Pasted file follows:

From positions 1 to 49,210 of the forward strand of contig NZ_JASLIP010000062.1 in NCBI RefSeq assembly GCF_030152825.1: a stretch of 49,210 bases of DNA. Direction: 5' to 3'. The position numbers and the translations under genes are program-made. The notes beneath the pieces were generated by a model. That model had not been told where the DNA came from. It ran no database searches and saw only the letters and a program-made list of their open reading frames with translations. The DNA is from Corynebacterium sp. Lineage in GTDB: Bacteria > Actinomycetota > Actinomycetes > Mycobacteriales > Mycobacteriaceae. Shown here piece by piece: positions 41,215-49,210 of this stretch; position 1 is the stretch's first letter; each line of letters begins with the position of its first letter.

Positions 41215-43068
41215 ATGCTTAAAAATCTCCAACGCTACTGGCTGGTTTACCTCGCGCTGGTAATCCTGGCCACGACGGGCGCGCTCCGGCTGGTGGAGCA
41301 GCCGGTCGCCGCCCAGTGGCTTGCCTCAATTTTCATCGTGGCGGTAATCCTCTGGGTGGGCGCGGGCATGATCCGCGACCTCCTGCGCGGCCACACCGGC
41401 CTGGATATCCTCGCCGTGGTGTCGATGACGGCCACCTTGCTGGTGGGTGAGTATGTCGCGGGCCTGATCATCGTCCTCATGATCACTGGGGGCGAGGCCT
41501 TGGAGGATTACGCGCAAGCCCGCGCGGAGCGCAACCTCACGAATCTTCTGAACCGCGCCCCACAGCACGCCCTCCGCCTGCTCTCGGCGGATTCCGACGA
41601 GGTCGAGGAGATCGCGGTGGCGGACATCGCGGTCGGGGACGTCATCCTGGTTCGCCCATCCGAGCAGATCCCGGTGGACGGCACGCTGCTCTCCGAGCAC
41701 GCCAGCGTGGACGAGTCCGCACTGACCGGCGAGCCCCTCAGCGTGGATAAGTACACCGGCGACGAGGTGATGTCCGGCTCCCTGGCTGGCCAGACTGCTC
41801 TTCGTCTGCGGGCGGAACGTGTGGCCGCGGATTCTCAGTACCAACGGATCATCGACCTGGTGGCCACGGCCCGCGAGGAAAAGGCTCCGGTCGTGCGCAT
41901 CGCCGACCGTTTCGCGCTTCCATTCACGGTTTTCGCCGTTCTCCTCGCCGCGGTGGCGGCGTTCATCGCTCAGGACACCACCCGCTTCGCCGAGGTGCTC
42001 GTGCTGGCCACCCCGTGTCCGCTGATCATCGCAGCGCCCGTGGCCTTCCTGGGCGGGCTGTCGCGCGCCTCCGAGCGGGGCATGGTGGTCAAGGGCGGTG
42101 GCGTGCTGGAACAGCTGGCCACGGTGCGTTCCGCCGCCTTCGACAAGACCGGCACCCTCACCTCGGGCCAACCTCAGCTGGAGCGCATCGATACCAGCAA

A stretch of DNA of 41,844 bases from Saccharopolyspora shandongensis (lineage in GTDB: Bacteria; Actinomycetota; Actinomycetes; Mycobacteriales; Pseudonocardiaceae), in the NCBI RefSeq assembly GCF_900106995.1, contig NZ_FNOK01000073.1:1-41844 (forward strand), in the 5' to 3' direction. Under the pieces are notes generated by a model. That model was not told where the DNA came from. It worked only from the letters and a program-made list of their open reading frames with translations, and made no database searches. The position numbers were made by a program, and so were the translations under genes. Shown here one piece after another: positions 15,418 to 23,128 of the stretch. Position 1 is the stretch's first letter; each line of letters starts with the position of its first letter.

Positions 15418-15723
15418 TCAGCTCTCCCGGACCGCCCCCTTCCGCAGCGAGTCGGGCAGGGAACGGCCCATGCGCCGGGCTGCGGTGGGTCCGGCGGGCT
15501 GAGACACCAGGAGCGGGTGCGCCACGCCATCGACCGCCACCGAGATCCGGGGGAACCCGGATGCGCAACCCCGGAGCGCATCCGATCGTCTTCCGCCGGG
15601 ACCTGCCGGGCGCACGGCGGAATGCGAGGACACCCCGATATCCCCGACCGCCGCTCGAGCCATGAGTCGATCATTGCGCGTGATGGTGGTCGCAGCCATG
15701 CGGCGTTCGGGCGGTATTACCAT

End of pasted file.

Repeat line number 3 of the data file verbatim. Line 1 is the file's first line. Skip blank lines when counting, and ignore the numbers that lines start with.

41215 ATGCTTAAAAATCTCCAACGCTACTGGCTGGTTTACCTCGCGCTGGTAATCCTGGCCACGACGGGCGCGCTCCGGCTGGTGGAGCA